Alternative compounds for controlling L. monocytogenes in ready-to-eat meats.
Sodium lactate and sodium diacetate are widely used as antilisterial agents to enhance the safety of RTE products. Still, meat processors would benefit from the availability of additional antilisterial ingredients.
Controlling L. monocytogenes in ready-to-eat (RTE) meats continues to be a major concern.
The objective of scientists at Utah State University was to compare the antilisterial effectiveness of sodium levulinate (4-oxopentanoic acid), a five-carbon organic acid with GRAS status; sodium lactate; and sodium diacetate in refrigerated RTE meats. The researchers prepared turkey breast and bologna to contain: no antilisterial additives; 2% sodium lactate; sodium lactate in combination with sodium diacetate (1.75% sodium lactate, 0.25% sodium diacetate); and sodium levulinate at 1%, 2% or 3% concentrations.
The samples were sliced and inoculated with a five-strain cocktail ([10.sup.2] to [10.sup.3] CFU per [cm.sup.2]) of L. monocytogenes. Then they were vacuum-packaged and stored at 2 C for up to 12 weeks. Bacterial counts exceeded [10.sup.9] CFU per mL after six weeks in turkey and 10 weeks in bologna samples.
Sodium lactate inhibited bacterial growth for two weeks in turkey and 12 weeks in bologna. Sodium lactate with sodium diacetate inhibited growth for eight weeks in turkey and 12 weeks in bologna. In turkey breast, 1% sodium levulinate prevented bacterial growth for up to six weeks, while levels of 2% and 3% prevented growth for 12 weeks. In bologna, sodium levulinate at 1%, 2% and 3% levels completely inhibited the growth of L. monocytogenes.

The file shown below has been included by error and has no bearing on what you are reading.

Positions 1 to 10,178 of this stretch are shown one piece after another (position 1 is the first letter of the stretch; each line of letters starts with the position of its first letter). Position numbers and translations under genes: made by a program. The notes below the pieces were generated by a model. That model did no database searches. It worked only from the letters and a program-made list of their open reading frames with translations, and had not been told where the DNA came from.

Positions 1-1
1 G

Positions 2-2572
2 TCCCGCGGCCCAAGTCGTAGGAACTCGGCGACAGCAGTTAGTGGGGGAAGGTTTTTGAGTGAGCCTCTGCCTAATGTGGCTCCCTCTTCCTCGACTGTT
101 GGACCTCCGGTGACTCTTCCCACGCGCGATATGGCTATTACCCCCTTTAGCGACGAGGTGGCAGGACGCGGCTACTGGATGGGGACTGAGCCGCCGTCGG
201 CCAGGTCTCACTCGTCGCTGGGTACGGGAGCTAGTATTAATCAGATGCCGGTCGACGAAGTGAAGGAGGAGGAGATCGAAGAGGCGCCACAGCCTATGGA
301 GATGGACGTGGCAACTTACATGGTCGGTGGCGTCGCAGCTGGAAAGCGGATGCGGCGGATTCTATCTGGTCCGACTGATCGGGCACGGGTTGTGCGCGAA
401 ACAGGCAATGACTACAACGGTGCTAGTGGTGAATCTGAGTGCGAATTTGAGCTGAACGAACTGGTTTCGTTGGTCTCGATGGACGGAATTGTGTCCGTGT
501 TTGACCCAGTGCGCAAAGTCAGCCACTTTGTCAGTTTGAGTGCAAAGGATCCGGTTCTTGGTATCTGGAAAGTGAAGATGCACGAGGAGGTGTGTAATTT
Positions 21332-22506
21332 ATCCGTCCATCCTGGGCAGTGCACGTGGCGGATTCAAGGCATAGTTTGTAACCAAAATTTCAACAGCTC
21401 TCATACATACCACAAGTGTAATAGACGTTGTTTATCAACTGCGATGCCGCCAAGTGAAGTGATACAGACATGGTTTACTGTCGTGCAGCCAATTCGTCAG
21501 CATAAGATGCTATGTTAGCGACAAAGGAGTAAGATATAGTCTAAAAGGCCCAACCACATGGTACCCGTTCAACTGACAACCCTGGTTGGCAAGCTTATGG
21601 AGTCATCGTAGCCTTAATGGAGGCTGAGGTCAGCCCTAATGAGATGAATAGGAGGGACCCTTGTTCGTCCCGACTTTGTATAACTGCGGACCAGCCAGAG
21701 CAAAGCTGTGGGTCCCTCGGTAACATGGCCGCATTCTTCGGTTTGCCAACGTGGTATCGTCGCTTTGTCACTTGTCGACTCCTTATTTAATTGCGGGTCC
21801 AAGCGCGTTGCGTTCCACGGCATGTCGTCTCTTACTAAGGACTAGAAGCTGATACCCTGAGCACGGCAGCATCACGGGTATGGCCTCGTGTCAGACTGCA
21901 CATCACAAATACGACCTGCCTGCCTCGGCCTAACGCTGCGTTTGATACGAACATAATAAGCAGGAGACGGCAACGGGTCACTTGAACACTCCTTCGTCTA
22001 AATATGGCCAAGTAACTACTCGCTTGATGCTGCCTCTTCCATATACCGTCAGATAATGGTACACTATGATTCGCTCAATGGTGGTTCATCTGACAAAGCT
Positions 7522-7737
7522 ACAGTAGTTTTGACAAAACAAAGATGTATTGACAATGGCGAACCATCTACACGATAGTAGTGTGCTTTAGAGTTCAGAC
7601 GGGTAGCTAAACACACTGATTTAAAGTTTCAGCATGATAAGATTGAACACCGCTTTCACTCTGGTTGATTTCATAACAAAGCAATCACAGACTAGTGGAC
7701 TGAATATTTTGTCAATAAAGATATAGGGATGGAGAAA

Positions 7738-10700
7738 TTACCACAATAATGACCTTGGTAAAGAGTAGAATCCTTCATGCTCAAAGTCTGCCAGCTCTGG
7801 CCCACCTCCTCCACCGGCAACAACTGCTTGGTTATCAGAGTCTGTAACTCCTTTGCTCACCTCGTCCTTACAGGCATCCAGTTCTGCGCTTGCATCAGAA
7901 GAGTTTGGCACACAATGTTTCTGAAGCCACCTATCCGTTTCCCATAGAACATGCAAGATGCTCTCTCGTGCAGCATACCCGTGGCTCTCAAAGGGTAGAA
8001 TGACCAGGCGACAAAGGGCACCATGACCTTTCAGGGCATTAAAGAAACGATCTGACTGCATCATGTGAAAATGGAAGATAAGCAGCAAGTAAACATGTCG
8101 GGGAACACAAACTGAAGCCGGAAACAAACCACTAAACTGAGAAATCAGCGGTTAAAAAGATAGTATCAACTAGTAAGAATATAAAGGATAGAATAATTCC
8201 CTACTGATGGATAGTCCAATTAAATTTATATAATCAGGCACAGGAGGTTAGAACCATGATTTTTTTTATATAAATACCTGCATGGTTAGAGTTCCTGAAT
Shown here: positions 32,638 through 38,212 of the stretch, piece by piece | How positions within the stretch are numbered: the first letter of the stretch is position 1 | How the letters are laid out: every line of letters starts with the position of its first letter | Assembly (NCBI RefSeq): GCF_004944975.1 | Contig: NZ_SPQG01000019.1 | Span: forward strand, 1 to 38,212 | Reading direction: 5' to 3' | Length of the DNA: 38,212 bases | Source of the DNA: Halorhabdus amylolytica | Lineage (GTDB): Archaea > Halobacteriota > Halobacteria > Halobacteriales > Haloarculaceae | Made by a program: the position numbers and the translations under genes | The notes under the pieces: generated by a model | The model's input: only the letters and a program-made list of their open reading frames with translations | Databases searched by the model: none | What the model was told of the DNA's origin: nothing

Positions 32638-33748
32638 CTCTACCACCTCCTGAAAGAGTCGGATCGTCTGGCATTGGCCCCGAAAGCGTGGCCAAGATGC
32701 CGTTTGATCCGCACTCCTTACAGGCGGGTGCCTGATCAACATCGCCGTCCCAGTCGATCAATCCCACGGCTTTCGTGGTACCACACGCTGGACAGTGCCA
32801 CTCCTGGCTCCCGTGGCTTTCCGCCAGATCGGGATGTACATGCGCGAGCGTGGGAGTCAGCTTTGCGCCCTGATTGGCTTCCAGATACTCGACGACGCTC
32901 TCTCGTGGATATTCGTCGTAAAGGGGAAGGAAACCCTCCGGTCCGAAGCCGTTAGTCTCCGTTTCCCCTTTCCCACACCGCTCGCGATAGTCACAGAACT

Listeria-free meat samples containing various organic salts were evaluated by members of a consumer taste panel. They found that there were no differences in the acceptability of turkey breast samples or of samples of bologna.
In turkey, sodium levulinate was more effective at preventing the growth of L. monocytogenes, while in bologna it was as effective as the current antilisterial ingredients--lactate and diacetate. Adding sodium levulinate did not alter the sensory acceptability of either product.
Further information. Silvana Martini, Department of Nutrition, Dietetics and Food Sciences, Utah State University, NFS 327, 8700 Old Main Hill, Logan, UT 84322; phone: 435-797-8136; fax: 435-797-2379; email: email@example.com.